The Dillon and van Riemsdyk pairing didn’t pan out very well against the Bruins. They were minus-2 in the Feb. 1 loss and finished the game with a Corsi% below 35%. Both players have been solid at other points during the season, so this isn’t an indictment of their play as individuals. Sometimes, defensive pairings don’t gel or click right away. With how compressed the schedule is, it’s hard to get the practice time to work on chemistry. I don’t presume Laviolette will keep this pairing together. Orlov will likely play more minutes as they work him back in. It didn’t work great, which isn’t really anyone’s fault, but I don’t think they’ll do that again, at least not for a while.
Don’t Blame Vanecek
If you’re searching for someone to blame for the back-to-back, third-period collapses, one player is free and clear: Vitek Vanecek. His statistics from Feb. 1 are not stellar, but his .875 save percentage does not tell the tale of the tape.
In the final period of that game, 16:36 was played at 5-on-5. In that time, the Capitals were outshot 15-4 and out-chanced 9-1. The Capitals’ Corsi% rating for that period was 19.35%. That’s abysmal. Of the 33 shots the Bruins had in that game, 16 of them were in the third period alone. That’s a difficult situation for any goaltender. It’s even more difficult when the team in front lets one of the most dangerous shooters in the game have time and space to make a play.
Carlson seems to forget where he is on the ice and just skates into the side of the net. David Pastrnak gets the puck behind the goal line and is allowed to wheel out around the circles, all alone, in wide-open ice. He has the puck on his stick, and nobody comes near him for three whole seconds. That’s an eternity to leave Pasternak alone with the puck in the offensive zone. He’s going to score a goal on that play 99 times out of 100. The game-tying goal wasn’t much better.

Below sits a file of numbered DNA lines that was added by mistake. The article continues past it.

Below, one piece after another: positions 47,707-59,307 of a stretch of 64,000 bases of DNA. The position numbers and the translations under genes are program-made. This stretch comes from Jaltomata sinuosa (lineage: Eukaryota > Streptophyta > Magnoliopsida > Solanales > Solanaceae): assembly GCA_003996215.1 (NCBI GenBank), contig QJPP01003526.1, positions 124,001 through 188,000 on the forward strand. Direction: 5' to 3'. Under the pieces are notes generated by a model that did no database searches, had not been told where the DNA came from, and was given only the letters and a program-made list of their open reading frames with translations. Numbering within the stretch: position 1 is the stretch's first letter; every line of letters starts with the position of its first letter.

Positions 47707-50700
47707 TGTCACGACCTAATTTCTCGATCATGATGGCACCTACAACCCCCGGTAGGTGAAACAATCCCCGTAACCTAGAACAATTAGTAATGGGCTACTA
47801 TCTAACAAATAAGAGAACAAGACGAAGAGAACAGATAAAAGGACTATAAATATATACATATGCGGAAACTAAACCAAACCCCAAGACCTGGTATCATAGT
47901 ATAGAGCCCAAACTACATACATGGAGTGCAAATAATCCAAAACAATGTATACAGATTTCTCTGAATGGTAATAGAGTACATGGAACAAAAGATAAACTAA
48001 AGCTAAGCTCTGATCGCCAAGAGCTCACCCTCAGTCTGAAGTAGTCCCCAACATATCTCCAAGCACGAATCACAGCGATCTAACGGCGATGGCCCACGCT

Defender Jeremy Lauzon is able to skate around Conor Sheary with plenty of space between them. At the point when Lauzon makes his centering pass to Craig Smith, Vanecek is screened by the puck battle in front of him. Smith, for his part, has slipped out to the edge of the circle and has no Capitals players within ten feet of him. By the time Vanecek sees the puck moving across the ice, Smith is already setting up to bury a one-timer. The only hope at that point is for Smith to miss the net, which he won’t typically do. The entire sequence is a series of defensive zone miscommunications compounded by the fact that one of the Bruins had gone for a change, so they effectively scored this goal at 4-on-5.
In both of those situations, the team must help their netminder. The Capitals were out-hustled, out-muscled and out-played on both goals, and there isn’t much a goaltender could do to prevent those from going in. Vanecek has been good to start the season, and I expect him to continue to be good, but his team has to do their best to eliminate creating these kinds of opportunities for the opposition.
Next Up: New York Rangers
The Capitals next play the New York Rangers on Feb. 4 at Madison Square Garden. The Rangers have had a tumultuous start to the season, but they have some lethal scoring weapons. Two days off should give the Capitals an opportunity to regroup and work on some things.
But, it appears there will be few changes to the lineup. For the Capitals to have success against the Rangers, they’ll need to put forth a consistently strong effort throughout the game and avoid costly mistakes that hang their goaltender out to dry. This will be Laviolette’s first big test as the Capitals’ coach to see if he can get his team to make quick adjustments and bounce back after a difficult loss. Every game matters this season, and the Capitals cannot afford to leave points on the table.
Jack Dawkins is a freelance scout, analyst and avid watcher of “way too much hockey.” He has joined The Hockey Writers team to cover all things Washington Capitals, New Jersey Devils, Minnesota Wild, Los Angeles Kings, Arizona Coyotes and Florida Panthers. He’s an absolute data hound and loves using stats and analytics to calculate and extrapolate data for analysis.